Enhancing lipid production rates by increasing the activity of enzymes via genetic engineering
Lipid accumulation in algae typically occurs during periods of environmental stress, including growth under nutrient-deficient conditions. The lipid and fatty acid contents of microalgae vary in accordance with culture conditions. In some cases, lipid content can be enhanced by the imposition of nitrogen starvation or other stress factors. Biochemical studies have also suggested that acetyl-CoA carboxylase (ACCase), a biotin-containing enzyme that catalyzes an early step in fatty acid biosynthesis, may be involved in the control of this lipid accumulation process. Therefore, it may be possible to enhance lipid production rates by increasing the activity of this enzyme via genetic engineering.
Induction of Lipid Synthesis by Nutrient Deprivation in Microalgae - In an experiment, microalgal strains were screened in the laboratory for their biomass productivity and lipid content. Four strains (two marine and two freshwater), selected because of their robustness, high productivity and relatively high lipid content, were cultivated under nitrogen deprivation in 0.6-L bubbled tubes. Only the two marine microalgae accumulated lipid under such conditions; they are eustigmatophyte & Nannochloropsis sp. F&M-M24, which attained 60% lipid content after nitrogen starvation. These were subsequently grown in a photobioreactor to study the influence of irradiance and nutrient (nitrogen or phosphorus) deprivation on fatty acid accumulation. Fatty acid content increased with high irradiances (up to 32.5% of dry biomass) and following both nitrogen and phosphorus deprivation (up to about 50%). Further tests proved that under nutrient sufficient and deficient conditions, for specific strains, lipid productivity increased from 117 mg/L/day in nutrient sufficient media (with an average biomass productivity of 0.36 g/L/day and 32% lipid content) to 204 mg/L/day (with an average biomass productivity of 0.30 g/L/day and more than 60% final lipid content) in nitrogen deprived media. In a two-phase cultivation process (a nutrient sufficient phase to produce the inoculum followed by a nitrogen deprived phase to boost lipid synthesis) the oil production potential could be projected to be more than 90 kg per hectare per day. This is the first report of an increase of both lipid content and areal lipid productivity attained through nutrient deprivation in an outdoor algal culture. The experiments showed that this marine eustigmatophyte has the potential for an annual production of 20 tons of lipid per hectare in the Mediterranean climate and of more than 30 tons of lipid per hectare in sunny tropical areas. (Reference: Title: Microalgae for oil: Strain selection, induction of lipid synthesis and outdoor mass cultivation in a low-cost photobioreactor; University: Dipartimento di Biotecnologie Agrarie, Università degli Studi di Firenze, Piazzale delle Cascine 24, 50144 Firenze, Italy, Source: Biotechnol Bioeng, 2008 Jun 18)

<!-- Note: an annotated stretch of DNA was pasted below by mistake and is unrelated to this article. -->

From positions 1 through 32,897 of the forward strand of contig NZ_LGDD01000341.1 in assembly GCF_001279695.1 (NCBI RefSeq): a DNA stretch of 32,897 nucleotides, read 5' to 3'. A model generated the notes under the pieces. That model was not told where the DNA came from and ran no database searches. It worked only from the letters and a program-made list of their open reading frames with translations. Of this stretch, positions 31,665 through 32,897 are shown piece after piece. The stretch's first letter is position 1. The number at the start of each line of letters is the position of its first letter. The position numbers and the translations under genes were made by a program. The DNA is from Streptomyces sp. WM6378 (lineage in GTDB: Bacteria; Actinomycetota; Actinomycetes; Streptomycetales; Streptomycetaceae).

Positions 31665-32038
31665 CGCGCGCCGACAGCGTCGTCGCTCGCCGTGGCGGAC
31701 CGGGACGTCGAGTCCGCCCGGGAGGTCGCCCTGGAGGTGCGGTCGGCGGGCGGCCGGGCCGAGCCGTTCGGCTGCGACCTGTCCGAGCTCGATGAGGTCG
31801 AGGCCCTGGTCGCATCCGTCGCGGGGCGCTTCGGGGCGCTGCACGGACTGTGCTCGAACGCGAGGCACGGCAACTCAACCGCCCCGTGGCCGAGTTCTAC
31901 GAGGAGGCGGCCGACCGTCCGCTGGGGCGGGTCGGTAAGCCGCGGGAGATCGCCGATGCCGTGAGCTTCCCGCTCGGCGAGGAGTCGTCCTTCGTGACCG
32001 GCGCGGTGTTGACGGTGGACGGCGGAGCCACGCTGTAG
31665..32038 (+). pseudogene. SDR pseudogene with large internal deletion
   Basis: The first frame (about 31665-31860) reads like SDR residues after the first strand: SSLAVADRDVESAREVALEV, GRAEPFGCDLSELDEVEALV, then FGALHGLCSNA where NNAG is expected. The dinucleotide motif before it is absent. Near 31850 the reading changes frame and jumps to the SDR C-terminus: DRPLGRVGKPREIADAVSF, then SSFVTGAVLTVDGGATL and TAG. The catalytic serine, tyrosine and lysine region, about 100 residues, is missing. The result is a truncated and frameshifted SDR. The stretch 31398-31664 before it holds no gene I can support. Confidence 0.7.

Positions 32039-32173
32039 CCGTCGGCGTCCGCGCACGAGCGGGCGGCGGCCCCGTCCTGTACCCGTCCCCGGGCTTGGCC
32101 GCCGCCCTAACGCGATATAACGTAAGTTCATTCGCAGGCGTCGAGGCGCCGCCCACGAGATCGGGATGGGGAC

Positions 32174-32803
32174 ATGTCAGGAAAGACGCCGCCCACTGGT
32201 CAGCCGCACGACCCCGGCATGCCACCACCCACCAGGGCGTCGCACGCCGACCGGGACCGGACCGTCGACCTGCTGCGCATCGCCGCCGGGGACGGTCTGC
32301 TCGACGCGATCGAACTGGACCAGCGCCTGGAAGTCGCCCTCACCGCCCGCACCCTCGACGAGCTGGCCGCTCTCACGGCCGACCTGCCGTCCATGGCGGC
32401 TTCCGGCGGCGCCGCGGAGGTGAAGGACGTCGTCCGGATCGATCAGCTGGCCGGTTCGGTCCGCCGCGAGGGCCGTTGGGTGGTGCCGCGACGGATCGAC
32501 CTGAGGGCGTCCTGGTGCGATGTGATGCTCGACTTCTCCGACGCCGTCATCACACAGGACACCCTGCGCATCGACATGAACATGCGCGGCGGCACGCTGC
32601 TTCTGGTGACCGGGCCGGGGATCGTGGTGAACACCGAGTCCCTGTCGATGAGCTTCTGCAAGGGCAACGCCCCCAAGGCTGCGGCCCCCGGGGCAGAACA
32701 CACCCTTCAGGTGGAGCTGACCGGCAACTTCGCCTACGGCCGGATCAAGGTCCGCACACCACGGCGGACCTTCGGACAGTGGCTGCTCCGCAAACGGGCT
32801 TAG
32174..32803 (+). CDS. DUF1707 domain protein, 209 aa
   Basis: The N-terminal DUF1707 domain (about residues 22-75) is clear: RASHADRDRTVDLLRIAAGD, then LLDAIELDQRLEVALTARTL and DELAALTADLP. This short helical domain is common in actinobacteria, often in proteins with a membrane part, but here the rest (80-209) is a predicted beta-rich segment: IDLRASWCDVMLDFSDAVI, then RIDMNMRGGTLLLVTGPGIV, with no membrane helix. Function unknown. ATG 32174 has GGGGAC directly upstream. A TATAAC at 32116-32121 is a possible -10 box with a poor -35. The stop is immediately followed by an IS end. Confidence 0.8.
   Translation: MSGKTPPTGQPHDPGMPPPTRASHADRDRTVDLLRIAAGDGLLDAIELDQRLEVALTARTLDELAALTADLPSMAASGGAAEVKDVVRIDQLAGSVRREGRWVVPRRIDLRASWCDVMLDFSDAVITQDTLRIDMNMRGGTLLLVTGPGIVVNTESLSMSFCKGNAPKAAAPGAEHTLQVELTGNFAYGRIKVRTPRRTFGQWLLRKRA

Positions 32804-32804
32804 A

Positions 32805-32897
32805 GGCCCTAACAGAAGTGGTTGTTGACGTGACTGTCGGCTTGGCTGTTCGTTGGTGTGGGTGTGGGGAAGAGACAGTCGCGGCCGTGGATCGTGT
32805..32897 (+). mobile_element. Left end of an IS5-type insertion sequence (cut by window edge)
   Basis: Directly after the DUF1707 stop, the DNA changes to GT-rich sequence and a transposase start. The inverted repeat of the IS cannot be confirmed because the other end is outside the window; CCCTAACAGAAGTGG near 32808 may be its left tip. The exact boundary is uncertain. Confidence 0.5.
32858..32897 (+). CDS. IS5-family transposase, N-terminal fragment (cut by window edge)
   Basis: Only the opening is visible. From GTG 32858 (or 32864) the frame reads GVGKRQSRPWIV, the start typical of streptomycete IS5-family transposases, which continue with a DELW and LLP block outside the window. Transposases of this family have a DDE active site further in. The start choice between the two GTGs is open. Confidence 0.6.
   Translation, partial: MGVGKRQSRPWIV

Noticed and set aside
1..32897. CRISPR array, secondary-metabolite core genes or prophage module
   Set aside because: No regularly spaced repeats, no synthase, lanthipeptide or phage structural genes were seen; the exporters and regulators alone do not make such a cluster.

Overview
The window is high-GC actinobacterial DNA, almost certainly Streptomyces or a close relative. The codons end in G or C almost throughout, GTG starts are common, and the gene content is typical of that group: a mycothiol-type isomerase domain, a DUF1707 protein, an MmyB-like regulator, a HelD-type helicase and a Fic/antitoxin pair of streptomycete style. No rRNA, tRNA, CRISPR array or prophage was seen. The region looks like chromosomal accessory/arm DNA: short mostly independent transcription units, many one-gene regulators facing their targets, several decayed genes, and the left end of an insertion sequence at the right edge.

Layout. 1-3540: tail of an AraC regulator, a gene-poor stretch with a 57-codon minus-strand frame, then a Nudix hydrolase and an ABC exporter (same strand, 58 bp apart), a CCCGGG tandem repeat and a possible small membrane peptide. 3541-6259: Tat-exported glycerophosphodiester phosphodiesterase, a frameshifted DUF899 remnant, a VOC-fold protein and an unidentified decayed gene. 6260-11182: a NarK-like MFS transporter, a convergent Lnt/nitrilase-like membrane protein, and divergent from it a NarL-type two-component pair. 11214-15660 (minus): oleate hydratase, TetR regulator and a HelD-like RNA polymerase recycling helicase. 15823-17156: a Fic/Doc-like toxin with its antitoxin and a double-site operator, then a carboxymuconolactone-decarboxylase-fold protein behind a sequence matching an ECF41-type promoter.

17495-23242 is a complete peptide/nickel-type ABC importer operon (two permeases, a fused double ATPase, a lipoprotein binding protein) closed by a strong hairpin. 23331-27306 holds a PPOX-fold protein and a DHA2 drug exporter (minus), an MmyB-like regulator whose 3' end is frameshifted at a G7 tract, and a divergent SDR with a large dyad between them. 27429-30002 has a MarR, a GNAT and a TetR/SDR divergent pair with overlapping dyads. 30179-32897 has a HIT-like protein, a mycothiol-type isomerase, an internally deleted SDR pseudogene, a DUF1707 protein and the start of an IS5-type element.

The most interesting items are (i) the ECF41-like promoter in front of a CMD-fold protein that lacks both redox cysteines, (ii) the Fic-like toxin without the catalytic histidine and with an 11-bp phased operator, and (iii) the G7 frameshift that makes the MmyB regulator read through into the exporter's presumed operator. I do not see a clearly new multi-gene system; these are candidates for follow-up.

Si Depletion - research into diatom lipid accumulation by silicon depletion
Cyclotella cryptica accumulated more lipid more rapidly after Si depletion. Further studies (by NREL, during the ASP Program) identified two factors that seemed to be at play in this species:
• Si-depleted cells direct newly assimilated carbon more toward lipid production and less toward carbohydrate production.
• Si-depleted cells slowly convert non-lipid cell components to lipids.
• During the ASP research at NREL, the highest lipid content occurred with Navicula, which increased from 22% in exponential phase cells to 49% in Si-deficient cells and to 58% in N-deficient cells.
• Coomls, et al. reported that the lipid content of the diatom Navioua pelliculosa increased by about 60% during a 14-hour silicon starvation period. Similarly, Werner also reported an increase in cellular lipids during a 24 hours silicon starvation period. The switch from carbohydrate accumulation to lipid accumulation in these Diatoms occurs very rapidly, though mechanisms involved are not yet fully understood.